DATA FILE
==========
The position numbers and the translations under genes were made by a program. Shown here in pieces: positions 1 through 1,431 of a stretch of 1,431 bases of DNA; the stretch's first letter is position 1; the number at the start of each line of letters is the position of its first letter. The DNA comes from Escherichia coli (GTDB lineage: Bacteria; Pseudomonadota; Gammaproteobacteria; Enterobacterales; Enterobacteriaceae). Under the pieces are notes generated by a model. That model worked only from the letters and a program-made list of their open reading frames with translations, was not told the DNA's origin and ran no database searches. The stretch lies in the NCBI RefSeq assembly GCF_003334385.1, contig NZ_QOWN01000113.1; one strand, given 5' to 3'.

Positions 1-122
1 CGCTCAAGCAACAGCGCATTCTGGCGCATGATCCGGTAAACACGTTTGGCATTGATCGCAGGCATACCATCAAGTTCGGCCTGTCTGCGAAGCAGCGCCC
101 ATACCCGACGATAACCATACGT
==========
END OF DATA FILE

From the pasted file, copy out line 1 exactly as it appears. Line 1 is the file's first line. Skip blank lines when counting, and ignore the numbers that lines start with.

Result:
The position numbers and the translations under genes were made by a program. Shown here in pieces: positions 1 through 1,431 of a stretch of 1,431 bases of DNA; the stretch's first letter is position 1; the number at the start of each line of letters is the position of its first letter. The DNA comes from Escherichia coli (GTDB lineage: Bacteria; Pseudomonadota; Gammaproteobacteria; Enterobacterales; Enterobacteriaceae). Under the pieces are notes generated by a model. That model worked only from the letters and a program-made list of their open reading frames with translations, was not told the DNA's origin and ran no database searches. The stretch lies in the NCBI RefSeq assembly GCF_003334385.1, contig NZ_QOWN01000113.1; one strand, given 5' to 3'.